On the other hand, however, children may to an extent gain social confidence from interacting with other people online, which may help them feel more secure in new situations, such as going to college, joining a sports team, or even meeting new friends. Because social networking, like everything else online, is constantly evolving, kids can become more familiar with new and emerging technologies, as well as increase their media literacy through exposure to many different types of online media that are shared by their friends. Many kids today, who are often raised in dual-income or single parent households, find support in online communities; especially kids who have unique interests or feel isolated. It also encourages a child to find other kids who are interested in the same thing or may be dealing with similar issues. Online communities can be very diverse and expose a child to many new viewpoints, ideas, and opinions that he/she may not be familiar with.
Youth can further explore topics that they are interested in through online social networking. By making connections with other people who have the same interest, kids also can learn and exchange knowledge with others they may not have had the opportunity to interact with.
Social media allows you to interact with far more people than you would otherwise be able to. This means that you can be exposed to a much wider array of opinions than you would otherwise. In addition, you will be able to share your opinion with a lot more people. These interactions have certainly made the world smaller since you can interact with people from anywhere. That being said, most people do tend to limit who they interact with, to people who have similar beliefs as theirs.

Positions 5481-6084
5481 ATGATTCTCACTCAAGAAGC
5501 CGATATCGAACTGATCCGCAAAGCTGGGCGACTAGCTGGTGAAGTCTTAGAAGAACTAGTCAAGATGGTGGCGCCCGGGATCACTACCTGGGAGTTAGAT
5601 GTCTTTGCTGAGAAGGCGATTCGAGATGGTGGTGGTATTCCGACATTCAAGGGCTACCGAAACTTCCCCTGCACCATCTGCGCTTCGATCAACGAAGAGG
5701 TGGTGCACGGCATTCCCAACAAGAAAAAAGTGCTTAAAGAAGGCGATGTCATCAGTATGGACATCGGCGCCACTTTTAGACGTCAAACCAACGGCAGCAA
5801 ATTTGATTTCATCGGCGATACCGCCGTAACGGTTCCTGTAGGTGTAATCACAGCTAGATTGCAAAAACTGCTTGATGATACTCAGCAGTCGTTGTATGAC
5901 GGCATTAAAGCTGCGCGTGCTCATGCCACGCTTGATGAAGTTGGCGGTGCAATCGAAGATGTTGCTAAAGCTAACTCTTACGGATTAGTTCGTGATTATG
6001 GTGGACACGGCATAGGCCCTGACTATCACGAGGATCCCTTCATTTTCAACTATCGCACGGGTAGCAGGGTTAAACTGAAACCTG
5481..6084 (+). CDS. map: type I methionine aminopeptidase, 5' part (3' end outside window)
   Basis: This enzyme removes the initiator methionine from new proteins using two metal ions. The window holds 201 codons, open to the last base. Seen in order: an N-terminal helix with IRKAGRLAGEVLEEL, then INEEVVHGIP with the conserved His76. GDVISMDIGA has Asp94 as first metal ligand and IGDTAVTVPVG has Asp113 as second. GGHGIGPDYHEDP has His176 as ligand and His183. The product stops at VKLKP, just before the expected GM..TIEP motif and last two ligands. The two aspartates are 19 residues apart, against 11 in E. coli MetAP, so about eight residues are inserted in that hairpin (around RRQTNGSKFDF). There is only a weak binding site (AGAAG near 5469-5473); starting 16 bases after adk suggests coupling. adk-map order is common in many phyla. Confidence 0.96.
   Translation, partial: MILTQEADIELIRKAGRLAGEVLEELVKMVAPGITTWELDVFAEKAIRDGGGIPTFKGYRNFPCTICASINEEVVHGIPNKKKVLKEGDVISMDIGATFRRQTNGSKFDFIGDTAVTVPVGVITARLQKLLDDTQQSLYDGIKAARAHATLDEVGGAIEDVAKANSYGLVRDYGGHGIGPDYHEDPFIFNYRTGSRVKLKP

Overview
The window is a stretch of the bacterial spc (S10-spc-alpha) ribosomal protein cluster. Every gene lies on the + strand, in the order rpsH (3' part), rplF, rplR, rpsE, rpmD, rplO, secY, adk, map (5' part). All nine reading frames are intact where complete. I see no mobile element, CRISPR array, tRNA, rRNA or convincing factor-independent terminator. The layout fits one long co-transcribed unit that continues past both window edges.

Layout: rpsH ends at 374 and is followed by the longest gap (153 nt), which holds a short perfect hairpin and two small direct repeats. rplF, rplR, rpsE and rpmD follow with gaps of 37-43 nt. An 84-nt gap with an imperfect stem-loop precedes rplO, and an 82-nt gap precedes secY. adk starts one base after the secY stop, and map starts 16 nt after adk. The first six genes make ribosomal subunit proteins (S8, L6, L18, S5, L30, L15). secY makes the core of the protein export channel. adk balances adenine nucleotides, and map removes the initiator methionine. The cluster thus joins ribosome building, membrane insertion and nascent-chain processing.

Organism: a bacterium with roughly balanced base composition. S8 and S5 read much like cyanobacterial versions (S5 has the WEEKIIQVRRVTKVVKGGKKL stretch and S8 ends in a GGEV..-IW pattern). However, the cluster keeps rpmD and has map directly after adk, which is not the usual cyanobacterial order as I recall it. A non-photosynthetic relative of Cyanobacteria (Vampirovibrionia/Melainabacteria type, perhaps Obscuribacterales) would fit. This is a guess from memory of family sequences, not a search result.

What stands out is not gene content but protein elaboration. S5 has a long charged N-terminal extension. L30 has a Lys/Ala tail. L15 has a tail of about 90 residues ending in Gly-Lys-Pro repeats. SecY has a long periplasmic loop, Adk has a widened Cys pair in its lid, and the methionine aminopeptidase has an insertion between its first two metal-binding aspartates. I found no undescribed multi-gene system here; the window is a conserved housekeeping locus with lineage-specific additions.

Advertising and marketing tool
Furthermore, Social Media is a great advertising and marketing tool for businesses, brands, and charitable and social causes. Advertisers can target specific groups of people through social media. Products and brands are often targeted at segmented audiences and social media enables companies to do so effectively. Market research companies can effectively collect data by analyzing personal information shared by users online and this in turn can be used as effective data by advertisers. People's behavioural patterns, likes and dislikes, images and much more can be collected for analytical purposes via social media. Companies have started to immensely benefit with the growth of networking sites; they can engage directly with their target audiences. Social networking is just a way to network; everybody knows that networking is critical for things like finding a job. This is why we are starting to see sites appear that are designed specifically for networking for professional reasons, such as LinkedIn. Again the advantage is that you can network with a lot more people than you would be able to, if you had to do it in person.